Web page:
Maryland FiRST Receives Funding in Governor’s Proposed Budget

The Governor’s FY 2019 Capital Budget includes $32,240,000 for the public safety communications system.

As described in Governor Hogan’s 2019 Capital Budget, his allocation of funds to the Department of Information Technology include $10,500,000 to continue construction of a statewide unified public safety radio communications system, and $21,740,000 to complete construction of a statewide unified public radio system.

 

Screenshot 2018-01-21 21.16.26.png
MD FiRST coverage map courtesy of the Department of Information Technology.

MACo has advocated for continued funding for the MD FiRST program in the past. The system is critical for several Maryland counties that use it on a daily basis as their primary public safety radio network. It will also be essential for all counties statewide to communicate with each other, the state, and regional and federal partners during response to regional emergencies.

More information about MD FiRST

Prior coverage: MACo Asks Governor To Fully Fund Lingering Budget Items (2016)

The Capital Budget Process

The General Assembly may add or subtract funding from the capital budget. The General Assembly may not take final action on the capital budget until they have passed the operating budget. Following the General Assembly’s passage of the capital budget, the capital budget bill must be signed by the Governor and is subject to the Governor’s line-item veto power.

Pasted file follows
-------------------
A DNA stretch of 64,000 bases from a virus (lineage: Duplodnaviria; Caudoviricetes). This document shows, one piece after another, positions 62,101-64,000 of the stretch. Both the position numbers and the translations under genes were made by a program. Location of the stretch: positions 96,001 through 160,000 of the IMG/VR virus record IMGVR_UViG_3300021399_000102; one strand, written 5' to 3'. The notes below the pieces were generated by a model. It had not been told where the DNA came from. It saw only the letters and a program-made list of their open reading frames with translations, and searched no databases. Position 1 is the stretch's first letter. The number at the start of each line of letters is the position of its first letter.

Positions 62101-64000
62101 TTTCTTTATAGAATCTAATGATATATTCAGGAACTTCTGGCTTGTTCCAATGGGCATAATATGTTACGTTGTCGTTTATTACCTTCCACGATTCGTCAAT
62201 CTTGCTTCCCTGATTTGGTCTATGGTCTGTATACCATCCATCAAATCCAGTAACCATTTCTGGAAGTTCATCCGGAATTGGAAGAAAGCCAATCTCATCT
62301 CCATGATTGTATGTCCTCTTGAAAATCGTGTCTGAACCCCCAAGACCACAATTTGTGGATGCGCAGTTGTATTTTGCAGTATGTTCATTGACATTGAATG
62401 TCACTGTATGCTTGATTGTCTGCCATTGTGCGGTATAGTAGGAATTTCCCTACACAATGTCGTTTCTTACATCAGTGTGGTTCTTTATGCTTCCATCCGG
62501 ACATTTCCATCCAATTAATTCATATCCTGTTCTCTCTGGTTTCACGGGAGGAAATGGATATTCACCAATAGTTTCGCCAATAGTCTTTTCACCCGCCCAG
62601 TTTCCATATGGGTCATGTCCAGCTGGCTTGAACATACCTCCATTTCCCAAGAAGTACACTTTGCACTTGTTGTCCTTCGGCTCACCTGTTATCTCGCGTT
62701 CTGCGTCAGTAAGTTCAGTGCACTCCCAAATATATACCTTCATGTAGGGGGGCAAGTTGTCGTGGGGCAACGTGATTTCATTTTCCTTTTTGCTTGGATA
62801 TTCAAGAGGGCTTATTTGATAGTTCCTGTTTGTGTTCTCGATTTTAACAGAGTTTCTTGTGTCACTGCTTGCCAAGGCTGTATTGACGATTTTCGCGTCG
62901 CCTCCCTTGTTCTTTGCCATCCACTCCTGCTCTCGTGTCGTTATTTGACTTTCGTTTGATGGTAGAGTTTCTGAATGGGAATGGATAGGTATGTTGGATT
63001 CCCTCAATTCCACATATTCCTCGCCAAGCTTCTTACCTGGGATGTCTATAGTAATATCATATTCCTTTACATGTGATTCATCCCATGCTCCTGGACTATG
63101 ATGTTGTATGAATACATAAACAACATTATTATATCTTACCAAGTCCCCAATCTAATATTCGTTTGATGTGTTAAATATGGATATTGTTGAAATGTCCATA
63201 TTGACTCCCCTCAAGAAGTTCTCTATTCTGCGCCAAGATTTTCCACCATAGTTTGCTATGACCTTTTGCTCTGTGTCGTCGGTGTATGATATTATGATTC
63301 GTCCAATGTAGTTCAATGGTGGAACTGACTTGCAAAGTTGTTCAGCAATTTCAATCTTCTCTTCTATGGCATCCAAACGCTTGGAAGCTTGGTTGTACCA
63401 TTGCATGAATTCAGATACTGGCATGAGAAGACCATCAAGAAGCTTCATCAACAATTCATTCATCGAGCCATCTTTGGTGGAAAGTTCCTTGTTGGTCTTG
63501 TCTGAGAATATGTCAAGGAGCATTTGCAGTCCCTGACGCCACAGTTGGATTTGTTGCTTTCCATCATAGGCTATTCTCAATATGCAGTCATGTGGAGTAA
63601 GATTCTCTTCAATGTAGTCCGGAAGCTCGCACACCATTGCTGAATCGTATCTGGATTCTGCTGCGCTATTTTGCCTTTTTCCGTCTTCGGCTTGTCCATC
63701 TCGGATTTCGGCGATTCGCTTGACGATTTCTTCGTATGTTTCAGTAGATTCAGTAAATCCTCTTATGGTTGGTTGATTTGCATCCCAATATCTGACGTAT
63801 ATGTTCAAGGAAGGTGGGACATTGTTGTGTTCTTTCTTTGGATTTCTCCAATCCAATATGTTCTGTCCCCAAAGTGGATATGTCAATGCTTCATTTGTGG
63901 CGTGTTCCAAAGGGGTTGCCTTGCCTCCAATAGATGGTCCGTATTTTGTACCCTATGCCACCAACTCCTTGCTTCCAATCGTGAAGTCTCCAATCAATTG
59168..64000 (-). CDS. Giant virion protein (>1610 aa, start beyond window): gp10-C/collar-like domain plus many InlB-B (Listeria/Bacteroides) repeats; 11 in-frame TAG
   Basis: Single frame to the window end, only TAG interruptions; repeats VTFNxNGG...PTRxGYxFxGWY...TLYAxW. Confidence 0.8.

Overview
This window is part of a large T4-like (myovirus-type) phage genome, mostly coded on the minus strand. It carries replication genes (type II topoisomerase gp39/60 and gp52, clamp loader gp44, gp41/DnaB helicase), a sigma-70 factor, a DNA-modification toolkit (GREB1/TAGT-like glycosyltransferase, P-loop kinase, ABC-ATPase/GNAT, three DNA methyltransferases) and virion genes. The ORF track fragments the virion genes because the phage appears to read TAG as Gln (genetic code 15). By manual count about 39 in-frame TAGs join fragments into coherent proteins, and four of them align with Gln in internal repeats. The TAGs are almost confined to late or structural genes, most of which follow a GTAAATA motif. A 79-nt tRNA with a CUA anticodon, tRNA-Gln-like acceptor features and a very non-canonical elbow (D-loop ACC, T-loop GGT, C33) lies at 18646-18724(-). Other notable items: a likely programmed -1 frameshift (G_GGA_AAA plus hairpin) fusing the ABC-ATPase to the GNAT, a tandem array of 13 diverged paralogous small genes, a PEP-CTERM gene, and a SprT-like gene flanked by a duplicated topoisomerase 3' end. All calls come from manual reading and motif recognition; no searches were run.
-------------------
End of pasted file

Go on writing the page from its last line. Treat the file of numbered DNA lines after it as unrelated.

As described by the Department of Legislative Services:

Unlike the operating budget, in acting on the capital budget bill, the legislature
may amend the budget to add and delete projects from the capital bond program. The legislature may also increase project funding and add contingent, conditional, or restrictive language to the bill regarding how the funds may be applied.

For more information, see Maryland’s Budget Process from the Department of Legislative Services and the FY 2019 Governor’s Budget.

Here is a direct link to the Governor’s Proposed 2019 Capital Budget.

 

 

 

 

 

Breakdown of $365 M for School Construction in Governor’s Budget

In Maryland, counties and the State government share responsibility for building new schools. Strong and smart school construction funding is a MACo 2018 legislative priority.

The State’s commitment to school construction funding needs to remain strong and smart – to best serve the modern needs of our schoolchildren, educators, and communities.

County governments share responsibility for financing K-12 school construction with the State, whose funding depends on statutory formulas and regulations.

The Governor’s FY 2019 budget includes details on its capital funding for school construction facilities.

As described in the Budget Highlights for School Construction:

At the governor’s specific direction, the administration is making the largest investment in school construction in the past decade. School construction projects total $365 million, accounting for more than one-third of FY 2019 general obligation bond funding:

  • $314 million for the traditional public school construction program,
  • $40 million for supplemental funding for districts with high enrollment growth or relocatable classrooms,
  • $7.6 million for the Aging Schools Program, and
  • $3.5 million for improvements to non-public school facilities.
  • $1.4 billion in school construction funding has been authorized during the Hogan administration.

The budget also includes $20 million to meet the state’s annual commitment to the multiyear Baltimore City School revitalization and reconstruction program.